After the WTC attacks, CNN started using their Weather-System Simulation Program (I think) to show Afghanistan and Tomahawk missiles flying
This looked very nice and moved by the fact that I really didn’t know too much geography and had a day or two free (Sukkot Holiday), I went on and wrote my own Earth Simulation program.
The program is based on a large sphere, with a nice texture of the earth is mapped to. You can rotate the earth, zoom-in, etc, etc.
What’s GIS you ask ? Well, GIS stands for ‘Geographical Information System’, which actually means adding any type of information layer to a raster or vector map of the world or a portion of it.
What do I have to do with GIS ? After rotating my small earth for a few minute I started to get bored again, so I went on a hunt to find information layers that I could add.
Here are screenshots of the application in various information-display states : (click the shots to see a larger version)
The world, with Country Names
The world (zooming on Africa and the Middle-East), with coastlines, rivers, lakes, islands and state-borders
The world (looking at the USA), with all the vector information including US-State lines and country-names.
The world (looking at Europe), without the world texture, and with all the vector information.
Where did the information come from ?
The information about the location of the Countries came from something called ‘The CIA FactBook 2000′. It’s basically an html page with links to about 200+ countries, each one has a page with facts (including Latitude/Longitude information). I downloaded all the pages using Flashget’s ‘Download All’ (thank god for that option), and wrote a small program that fetches all the countries names and positions and generates a ‘.H’ file with all this information.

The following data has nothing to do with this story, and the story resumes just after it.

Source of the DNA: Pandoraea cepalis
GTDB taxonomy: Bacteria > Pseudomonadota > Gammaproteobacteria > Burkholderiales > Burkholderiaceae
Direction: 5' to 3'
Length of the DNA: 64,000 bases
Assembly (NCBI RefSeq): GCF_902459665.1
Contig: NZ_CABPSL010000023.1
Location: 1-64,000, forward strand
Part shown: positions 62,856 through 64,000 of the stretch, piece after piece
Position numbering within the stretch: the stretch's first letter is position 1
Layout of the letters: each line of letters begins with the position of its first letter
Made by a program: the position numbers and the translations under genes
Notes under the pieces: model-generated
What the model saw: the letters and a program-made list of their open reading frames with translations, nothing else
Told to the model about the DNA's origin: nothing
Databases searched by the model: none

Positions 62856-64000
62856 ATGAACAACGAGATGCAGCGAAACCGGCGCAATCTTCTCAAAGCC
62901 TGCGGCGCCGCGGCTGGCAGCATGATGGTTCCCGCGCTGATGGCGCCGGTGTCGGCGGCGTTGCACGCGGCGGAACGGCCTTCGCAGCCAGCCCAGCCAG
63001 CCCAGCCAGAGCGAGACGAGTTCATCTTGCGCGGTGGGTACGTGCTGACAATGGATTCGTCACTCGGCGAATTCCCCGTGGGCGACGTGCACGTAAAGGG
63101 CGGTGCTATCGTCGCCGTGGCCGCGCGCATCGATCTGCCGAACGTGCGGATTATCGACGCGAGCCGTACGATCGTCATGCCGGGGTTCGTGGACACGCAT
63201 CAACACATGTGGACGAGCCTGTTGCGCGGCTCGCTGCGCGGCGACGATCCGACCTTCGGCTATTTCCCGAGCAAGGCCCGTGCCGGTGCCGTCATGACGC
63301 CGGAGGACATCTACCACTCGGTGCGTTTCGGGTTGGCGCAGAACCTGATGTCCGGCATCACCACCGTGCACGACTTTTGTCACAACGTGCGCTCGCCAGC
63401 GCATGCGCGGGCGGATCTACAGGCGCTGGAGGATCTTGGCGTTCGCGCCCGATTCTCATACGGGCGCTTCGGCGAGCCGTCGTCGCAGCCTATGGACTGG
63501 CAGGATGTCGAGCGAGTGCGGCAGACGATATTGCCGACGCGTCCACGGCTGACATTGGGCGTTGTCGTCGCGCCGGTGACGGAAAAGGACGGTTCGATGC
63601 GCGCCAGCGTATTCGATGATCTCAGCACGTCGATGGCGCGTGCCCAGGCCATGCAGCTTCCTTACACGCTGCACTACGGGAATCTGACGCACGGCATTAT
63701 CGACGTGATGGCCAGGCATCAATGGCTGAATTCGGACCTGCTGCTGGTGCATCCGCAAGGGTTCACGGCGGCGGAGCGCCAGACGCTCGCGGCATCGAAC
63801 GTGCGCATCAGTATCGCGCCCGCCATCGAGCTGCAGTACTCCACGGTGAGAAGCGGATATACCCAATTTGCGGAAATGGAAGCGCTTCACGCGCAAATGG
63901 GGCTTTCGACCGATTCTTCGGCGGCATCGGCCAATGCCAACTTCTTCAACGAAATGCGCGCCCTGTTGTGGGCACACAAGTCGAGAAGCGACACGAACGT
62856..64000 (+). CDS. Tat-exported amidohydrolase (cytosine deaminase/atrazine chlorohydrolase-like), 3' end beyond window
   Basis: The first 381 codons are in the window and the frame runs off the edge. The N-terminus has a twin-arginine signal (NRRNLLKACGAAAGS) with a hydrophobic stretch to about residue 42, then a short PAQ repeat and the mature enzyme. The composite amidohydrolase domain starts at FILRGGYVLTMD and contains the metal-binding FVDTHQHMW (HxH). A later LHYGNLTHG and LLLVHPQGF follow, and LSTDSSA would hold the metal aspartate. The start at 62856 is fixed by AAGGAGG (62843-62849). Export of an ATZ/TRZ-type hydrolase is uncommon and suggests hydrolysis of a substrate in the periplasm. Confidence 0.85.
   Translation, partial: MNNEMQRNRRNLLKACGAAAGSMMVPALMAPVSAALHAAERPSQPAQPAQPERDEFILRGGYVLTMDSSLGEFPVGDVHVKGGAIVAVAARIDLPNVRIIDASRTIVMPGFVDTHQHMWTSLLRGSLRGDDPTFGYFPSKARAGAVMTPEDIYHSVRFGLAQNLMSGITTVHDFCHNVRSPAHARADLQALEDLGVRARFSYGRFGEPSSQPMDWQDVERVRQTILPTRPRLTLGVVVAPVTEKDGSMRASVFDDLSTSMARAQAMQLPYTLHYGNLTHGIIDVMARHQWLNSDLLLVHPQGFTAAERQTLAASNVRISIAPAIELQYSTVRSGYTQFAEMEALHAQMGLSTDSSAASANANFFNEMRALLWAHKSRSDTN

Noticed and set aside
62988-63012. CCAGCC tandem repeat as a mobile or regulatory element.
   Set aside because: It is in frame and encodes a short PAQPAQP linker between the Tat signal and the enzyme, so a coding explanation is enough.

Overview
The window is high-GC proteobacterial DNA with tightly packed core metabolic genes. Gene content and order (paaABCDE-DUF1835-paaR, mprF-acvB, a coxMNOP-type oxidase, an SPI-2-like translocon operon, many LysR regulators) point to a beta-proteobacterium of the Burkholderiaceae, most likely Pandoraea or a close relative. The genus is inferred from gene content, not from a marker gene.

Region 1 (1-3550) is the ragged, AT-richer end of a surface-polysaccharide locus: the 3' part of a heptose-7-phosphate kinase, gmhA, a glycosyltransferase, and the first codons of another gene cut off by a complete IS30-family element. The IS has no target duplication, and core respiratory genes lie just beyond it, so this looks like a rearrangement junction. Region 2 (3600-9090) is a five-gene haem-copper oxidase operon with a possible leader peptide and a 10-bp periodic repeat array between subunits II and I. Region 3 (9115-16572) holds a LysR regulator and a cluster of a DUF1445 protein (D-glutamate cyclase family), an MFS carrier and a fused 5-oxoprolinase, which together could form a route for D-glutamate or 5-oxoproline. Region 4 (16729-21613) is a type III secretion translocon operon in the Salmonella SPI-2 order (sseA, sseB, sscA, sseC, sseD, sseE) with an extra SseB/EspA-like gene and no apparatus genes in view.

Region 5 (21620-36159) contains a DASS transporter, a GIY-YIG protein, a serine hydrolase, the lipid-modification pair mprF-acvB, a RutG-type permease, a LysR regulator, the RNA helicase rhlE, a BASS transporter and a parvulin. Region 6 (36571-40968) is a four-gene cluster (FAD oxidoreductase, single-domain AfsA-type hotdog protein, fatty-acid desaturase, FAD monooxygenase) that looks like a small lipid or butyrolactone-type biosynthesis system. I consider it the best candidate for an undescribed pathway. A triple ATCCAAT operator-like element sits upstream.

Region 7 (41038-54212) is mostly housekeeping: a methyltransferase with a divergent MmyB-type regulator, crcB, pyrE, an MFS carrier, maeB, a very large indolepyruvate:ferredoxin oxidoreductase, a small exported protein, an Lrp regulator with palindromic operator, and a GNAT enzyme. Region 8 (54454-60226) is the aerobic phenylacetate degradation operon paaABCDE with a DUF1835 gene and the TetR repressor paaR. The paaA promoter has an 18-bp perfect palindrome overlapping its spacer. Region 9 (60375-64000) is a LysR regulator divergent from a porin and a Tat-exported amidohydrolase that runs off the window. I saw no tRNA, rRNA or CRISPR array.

Vector information on Coastlines, Political Boundaries, Rivers, Lakes, Islands and US-States was much harder to get.
I searched for a long time and eventually picked up the basic binary data from the Pospeschil Micro World Data Bank II. I couldn’t manage to understand the format or find any explanation of it. I then used a trial-version of a program called Idrisi to convert the pairs of the ‘.vec’ and ‘dvc’ files into ‘.vct’ and ‘.vdc’ (these are also binary files). I then used the same program to read in the ‘.vct’ and ‘.vdc’ files and write out ‘.vxp’ files. Now, the ‘.vxp’ files are an easily understandable text-representation of the vector data. I wrote something small to convert the ‘.vxp’ ASCII files into a binary equivilant (Binary Vector Data – ‘.bvd’) [this isn't a public format, just something I hacked for fast loading]. And eventually our program uses the ‘.bvd’ files directly
The small conversion programs are included with the source-code provided below. I didn’t include all the versions of the data because they take almost 10MB alltogether.
Now, What can we do with the program (function-wise) ?
You can enable/disable the big Earth-Texture.
You can enable/disable Wire-Frame mode.
You can play with the line-width used by the wire-frame mode and the vector-data.
You can enable/disable the display of Country-Names.
You can seperately enable/disable the display of all the vector-layers (Coast-Lines, Islands, Lakes, Rivers, Nation Boundaries and US-States).
Some Notes on the application itself :
Use the mouse and it’s left-button to rotate earth. Hold down Ctrl before you hit the left mouse button to scale the earth. Right-Click the window to get the options menu. Note that options are controllable by keyboard too.
Country Names are shown based on Z, the more you zoom in the more country-names appear. Countries are shown using small red sine-scaling glutSolidCubes.
Some notes on the 3D :
I used OpenGL for this one, it was simple and straightforward. I generate a large sphere for the earth, use glSolidCubes for the countries, and simple GL_LINE_STRIPs for the vector-data. There are no display-lists or any other optimizations, I just throw everything at the card
I used glut for wrapping up all of Windows’s internal calls, mainly because the first app-skeleton I found used it and provided some minimal texture-loading calls. Apparently the skeleton is by Andreas Gustafsson, I can’t remember where exactly I found it, sorry.
I used a font library called glTexFont by Nate Miller, it uses the Quake3 Font, cool
Some thanks to the people at #opengl (efnet I believe) for helping me correctly placing the country-names (especially f00Dave, thanks for all the help).
Binary (win32) + Source: earth_simul.zip
The source is provided for your enjoyment, free-use, modification, etc. Feel free to contact me if you find a bug, add a feature, or anything alike.